Interdisciplinary : Minor in Appalachian Studies

Coordinator: David L. Rouse

A minor in Appalachian Studies is available to give students an opportunity to explore the natural history, cultural history and future of the Appalachian Region in order to understand and celebrate those aspects that are unique of special; and to fit the region into the broader context of the nation and world. Effective leadership for the future of the Appalachian region as a viable environment and culture will come from those who understand the
potential and the limitations of the region.

Students may develop a minor in consultation with the Appalachian Studies coordinator and the advisor of the academic major, using the following guidelines:

I. Adherence to the college policy on minors requiring 18 semester hours at least 12 of which must be 300 level and above. Courses applied to requirements for a major may not be applied to a minor.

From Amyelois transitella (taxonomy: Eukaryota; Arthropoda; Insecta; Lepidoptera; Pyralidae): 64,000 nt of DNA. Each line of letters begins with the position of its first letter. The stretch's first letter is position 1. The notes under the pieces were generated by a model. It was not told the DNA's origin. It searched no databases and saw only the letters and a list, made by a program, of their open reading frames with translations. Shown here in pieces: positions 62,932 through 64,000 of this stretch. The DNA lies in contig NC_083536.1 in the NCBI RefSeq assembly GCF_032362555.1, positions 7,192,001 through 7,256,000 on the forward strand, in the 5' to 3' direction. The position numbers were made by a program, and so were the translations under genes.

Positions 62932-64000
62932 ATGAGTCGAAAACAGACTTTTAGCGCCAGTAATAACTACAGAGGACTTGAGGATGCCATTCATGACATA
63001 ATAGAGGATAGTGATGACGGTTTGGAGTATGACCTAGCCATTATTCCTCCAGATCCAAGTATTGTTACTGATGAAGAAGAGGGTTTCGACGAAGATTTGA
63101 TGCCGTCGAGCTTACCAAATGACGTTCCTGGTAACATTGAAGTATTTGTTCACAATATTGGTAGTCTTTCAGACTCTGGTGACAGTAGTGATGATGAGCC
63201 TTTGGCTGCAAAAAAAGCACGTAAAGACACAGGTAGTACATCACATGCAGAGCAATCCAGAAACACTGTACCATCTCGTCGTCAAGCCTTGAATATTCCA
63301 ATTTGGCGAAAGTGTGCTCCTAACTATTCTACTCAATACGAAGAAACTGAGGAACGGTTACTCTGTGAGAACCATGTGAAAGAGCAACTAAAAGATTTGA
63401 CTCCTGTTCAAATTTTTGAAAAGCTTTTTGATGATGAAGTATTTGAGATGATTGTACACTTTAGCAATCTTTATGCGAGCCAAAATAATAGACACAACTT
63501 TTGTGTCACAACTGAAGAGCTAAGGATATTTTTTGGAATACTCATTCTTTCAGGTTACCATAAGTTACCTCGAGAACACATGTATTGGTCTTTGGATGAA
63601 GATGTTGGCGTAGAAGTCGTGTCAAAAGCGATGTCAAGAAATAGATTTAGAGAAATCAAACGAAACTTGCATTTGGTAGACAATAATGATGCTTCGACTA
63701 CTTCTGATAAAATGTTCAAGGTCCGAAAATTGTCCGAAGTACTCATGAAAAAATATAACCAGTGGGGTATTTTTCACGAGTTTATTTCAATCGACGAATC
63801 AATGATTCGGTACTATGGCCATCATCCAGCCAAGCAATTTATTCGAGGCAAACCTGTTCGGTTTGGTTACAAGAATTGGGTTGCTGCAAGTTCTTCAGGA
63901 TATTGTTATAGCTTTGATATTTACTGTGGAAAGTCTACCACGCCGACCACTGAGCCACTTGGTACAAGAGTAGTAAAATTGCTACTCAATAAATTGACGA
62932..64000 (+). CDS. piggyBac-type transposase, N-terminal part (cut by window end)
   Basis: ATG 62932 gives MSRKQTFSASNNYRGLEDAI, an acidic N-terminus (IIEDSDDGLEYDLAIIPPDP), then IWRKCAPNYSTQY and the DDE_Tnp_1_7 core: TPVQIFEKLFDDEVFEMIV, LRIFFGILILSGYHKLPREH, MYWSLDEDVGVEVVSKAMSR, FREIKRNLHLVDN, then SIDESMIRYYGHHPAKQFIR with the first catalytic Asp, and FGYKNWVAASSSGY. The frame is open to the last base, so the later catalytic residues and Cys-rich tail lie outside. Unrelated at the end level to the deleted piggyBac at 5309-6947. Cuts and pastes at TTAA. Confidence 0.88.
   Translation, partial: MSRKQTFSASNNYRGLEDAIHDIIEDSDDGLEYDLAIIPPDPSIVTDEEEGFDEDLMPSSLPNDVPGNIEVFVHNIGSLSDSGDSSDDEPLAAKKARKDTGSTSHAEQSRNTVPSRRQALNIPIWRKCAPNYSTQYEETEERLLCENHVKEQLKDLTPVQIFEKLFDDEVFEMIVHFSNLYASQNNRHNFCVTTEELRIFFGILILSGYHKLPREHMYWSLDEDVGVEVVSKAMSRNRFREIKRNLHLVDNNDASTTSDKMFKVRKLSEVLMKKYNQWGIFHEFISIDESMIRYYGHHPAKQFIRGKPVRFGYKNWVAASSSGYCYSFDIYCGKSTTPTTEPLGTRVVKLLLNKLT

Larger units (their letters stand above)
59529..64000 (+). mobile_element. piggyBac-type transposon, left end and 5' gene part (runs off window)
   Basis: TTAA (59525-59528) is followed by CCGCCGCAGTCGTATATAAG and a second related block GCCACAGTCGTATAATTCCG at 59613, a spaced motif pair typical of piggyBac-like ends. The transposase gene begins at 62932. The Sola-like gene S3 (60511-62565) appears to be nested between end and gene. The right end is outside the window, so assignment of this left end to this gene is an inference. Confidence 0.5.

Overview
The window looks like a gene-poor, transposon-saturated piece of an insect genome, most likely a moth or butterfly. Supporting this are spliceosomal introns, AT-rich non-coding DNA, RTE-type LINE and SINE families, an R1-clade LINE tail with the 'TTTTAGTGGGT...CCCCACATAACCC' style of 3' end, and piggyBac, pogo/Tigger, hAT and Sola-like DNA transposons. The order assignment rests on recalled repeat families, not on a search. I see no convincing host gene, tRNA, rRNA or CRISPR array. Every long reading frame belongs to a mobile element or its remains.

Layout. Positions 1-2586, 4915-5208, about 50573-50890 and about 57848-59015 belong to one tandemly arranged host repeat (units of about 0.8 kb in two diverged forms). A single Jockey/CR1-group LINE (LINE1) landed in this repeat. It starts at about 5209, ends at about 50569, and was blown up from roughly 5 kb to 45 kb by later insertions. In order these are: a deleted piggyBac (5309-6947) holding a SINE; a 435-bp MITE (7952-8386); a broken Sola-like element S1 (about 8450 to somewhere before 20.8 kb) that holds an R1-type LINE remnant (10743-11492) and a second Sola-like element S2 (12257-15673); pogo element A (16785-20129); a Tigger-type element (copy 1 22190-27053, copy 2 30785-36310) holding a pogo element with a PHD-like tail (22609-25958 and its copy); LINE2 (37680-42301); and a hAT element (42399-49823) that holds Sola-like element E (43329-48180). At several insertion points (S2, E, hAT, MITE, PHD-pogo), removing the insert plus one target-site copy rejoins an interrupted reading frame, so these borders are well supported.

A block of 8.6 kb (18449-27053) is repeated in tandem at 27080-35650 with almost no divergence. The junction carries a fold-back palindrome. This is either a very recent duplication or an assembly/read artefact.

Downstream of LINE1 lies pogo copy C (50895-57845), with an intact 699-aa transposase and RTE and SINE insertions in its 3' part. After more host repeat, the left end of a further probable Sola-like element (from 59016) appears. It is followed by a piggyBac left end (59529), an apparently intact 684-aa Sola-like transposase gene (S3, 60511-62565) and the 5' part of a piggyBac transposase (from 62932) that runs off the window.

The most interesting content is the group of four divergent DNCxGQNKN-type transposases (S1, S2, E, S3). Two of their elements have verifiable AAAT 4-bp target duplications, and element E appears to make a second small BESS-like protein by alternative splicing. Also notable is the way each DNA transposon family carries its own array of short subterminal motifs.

II. Courses chosen should provide a coherent approach to a well-defined educational objective. Focus may be on specific areas, such as art, literature, natural history, political philosophy, sociology, or combination of these.

III. The program must be realistic in terms of course availability, staff and library resources.

IV. Courses used for the minor normally should be chosen from the following list. Other courses, including special topics, independent and studio projects, may be approved if they can be justified as consistent with student’s specific goals. New courses appropriate for this minor may be developed and added to this list.

BIOL 331 Invertebrate Zoology
BIOL 335 Local Flora
BIOL 336 Evolutionary Morphology of Plants
BIOL 380 Natural History of the Appalachians
ENGL 393 Appalachian Prose and Poetry
GEOL 102 Historical Geology
HIST 393/492 Local History/Appalachian Studies
HIST 389/489 Appalachia
PHIL 310 Contemporary Moral Problems
PSYC 300 Psychology of Gender
SOCI 375 Environmental Sociology
SOCI 381/382 Appalachian Seminar
THTR 395 Special Topics: Storytelling